Attending a community college can be a dire and boring experience, with the repetitive action of strictly just going to class and then leaving. No excitement or campus involvement really occurs, and most students cannot wait to transfer and live that “real” college experience at a four-year school.

A four-year college is certainly a bigger pond that presents endless opportunities for every student to explore. Since two years at community college have already gone by, the remaining two will pass by before you know it, so it’s crucial that within this timeframe you utilize these years to the fullest. You want to be able to reminisce on graduation day and refer to these years as truly the best years of your life—no regrets and no unfulfilled desires.

As an UCLA transfer student myself, I can imagine that majority of you want to become involved in your college community, and you’re probably wondering how you can do so. Listed below are numerous tips on how you can create a rewarding college experience in just two years.

Join a Club
Usually, at the beginning of every quarter or semester, there is a club rush. A long list of different clubs set up booths to promote themselves and urge others to join. This is great, because you can apply to join anything that sparks your interest.

As an incoming transfer, I was introduced to a club called ImpactLA, which mentors and educates middle school students in South Los Angeles to help them grow as individuals. Not only did this powerful experience allow me to make a difference in someone’s life, but I built a bond with the other club members and developed friends.

Join a Fraternity or Sorority (or at least go through the rush process)
If you want to be part of a family and create bonds with “brothers” and “sisters,” joining a house may be right for you.

During the rush process, you attend different meetings and talk to others who are in the same position as you. A lot of the students are freshmen, but there is also a good number of transfer students rushing as well.

Regardless if you become initiated or not, you make friends along the journey, and this can be just as rewarding as actually joining the sorority or fraternity. The weekly meetings and interviews at each house I attended opened doors to new friendships.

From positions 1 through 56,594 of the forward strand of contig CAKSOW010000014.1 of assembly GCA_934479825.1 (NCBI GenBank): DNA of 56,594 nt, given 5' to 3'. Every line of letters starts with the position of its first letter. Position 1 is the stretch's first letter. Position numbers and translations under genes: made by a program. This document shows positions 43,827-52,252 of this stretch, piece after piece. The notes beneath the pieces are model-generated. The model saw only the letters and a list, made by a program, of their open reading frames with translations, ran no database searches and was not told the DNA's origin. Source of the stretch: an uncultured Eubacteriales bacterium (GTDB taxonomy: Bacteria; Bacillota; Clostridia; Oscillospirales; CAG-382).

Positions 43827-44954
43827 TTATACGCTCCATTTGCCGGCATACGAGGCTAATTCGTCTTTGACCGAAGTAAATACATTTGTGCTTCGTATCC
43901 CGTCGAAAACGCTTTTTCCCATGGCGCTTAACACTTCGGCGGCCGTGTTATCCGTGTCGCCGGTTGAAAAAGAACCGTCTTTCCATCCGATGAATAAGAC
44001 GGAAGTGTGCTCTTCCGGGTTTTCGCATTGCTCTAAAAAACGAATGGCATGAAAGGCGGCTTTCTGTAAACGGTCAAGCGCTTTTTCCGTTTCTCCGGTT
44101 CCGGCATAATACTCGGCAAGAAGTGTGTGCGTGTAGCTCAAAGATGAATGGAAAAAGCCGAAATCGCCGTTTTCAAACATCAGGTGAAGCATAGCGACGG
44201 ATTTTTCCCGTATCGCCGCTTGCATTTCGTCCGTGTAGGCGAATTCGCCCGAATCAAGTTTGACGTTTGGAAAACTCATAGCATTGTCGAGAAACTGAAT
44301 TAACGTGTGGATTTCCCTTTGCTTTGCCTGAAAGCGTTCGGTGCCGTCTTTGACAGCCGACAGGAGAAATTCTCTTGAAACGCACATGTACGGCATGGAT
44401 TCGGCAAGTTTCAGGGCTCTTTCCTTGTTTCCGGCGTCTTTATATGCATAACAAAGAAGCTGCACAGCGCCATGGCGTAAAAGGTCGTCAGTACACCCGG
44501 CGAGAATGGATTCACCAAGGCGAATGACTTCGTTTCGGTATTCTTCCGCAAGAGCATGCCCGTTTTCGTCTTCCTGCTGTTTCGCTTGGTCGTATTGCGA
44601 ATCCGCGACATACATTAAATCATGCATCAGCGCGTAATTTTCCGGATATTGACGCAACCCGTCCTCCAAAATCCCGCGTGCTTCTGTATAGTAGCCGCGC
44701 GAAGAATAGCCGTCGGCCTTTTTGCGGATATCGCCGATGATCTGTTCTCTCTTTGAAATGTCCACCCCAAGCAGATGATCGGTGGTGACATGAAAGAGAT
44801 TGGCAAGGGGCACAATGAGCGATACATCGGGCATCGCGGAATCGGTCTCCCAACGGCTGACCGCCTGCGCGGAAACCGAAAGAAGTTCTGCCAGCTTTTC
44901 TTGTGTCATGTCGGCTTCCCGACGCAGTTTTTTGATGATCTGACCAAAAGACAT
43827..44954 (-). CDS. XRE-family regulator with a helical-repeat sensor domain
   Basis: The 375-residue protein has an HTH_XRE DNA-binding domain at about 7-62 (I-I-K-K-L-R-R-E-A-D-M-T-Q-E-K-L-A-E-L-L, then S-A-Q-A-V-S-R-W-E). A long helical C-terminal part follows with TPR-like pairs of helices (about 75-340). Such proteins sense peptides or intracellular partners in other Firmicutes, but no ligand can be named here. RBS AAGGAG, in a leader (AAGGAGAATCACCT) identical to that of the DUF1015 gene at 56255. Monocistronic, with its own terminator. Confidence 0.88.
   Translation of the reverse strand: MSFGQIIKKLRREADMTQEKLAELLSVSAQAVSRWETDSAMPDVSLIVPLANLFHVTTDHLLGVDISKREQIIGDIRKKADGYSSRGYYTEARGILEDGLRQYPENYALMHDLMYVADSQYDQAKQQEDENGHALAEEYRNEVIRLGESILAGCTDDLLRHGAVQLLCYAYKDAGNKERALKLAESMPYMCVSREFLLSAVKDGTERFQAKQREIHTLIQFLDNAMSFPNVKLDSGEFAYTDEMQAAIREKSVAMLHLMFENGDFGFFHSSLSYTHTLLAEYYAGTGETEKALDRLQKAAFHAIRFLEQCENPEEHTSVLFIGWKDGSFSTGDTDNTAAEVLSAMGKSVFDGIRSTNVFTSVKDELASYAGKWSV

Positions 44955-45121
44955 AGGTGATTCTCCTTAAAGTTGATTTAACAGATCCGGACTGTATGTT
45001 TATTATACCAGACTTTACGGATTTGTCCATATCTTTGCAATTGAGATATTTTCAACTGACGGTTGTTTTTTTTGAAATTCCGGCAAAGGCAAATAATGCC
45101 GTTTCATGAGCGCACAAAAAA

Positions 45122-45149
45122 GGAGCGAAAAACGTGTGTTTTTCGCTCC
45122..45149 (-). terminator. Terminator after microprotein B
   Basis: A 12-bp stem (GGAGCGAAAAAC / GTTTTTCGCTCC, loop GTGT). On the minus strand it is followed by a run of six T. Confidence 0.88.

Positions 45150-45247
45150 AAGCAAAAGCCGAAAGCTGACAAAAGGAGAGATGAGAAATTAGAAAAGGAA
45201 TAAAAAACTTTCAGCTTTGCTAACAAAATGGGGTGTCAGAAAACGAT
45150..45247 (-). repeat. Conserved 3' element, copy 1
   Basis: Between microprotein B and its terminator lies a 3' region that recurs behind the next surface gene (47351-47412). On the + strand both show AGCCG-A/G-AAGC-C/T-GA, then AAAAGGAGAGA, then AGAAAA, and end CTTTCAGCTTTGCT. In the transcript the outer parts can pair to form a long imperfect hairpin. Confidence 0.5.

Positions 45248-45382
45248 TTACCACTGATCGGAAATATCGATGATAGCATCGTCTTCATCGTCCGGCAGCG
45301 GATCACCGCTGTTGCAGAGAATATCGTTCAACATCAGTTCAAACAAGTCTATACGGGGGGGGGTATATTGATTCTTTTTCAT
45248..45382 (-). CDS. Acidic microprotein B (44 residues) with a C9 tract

Take it from my personal experience: during the rush process, I became close friends with someone I dearly admire.

Bond with Your Roommate(s)
Moving in with random people is undoubtedly a risk to take. It will either be a sweet or bitter experience, depending on how you treat the situation.

I had five roommates, and although there were a couple of girls I did not grow super close to, I am so fortunate that one of my roommates transformed from a stranger to one of my best friends.

Visit the School Website Often
Unless it’s time to register for classes or check grades, many transfer students rarely pay a visit to their school’s website, missing out on upcoming campus events such as fairs, shows, conferences and more.

Visiting UCLA’s site introduced me to free salsa dancing classes offered on weeknights (and let’s just say my dance partner was a real hunk!). In addition to the class, the website informed me about important meetings regarding campus jobs and internships along with campus news, like the school presidential elections and the controversial BDS movement (movement for Boycott, Divestment and Sanction against Israel).

Attend Office Hours
With classes being exceptionally large, office hours allow you to connect with your professor and address any concerns you may have. My professors even shared life advice that go beyond related class material. I built connections that will open space for networking, future employment opportunities or letters of recommendation for graduate school. Your professors are wonderful educators that are able to guide you, and it’s important that you keep in contact with them via email. One of my professors has become a significant mentor in my life.

As you get closer to junior and senior year, start doing internships. Depending on your study or future goals, interning is always a plus.

An internship coordinator would send me tons of emails related to my field of study. After submitting applications, I received a couple of opportunities. I chose the best fit for myself, and it has given me a valuable taste of the real working world and widened my vision of where I see my future career path heading.

I highly encourage every transfer student to step out of that community college mindset and truly take advantage of every opportunity, whether it is listed here or not. Cross your line of comfort, and make your last two years the best chapter in your book.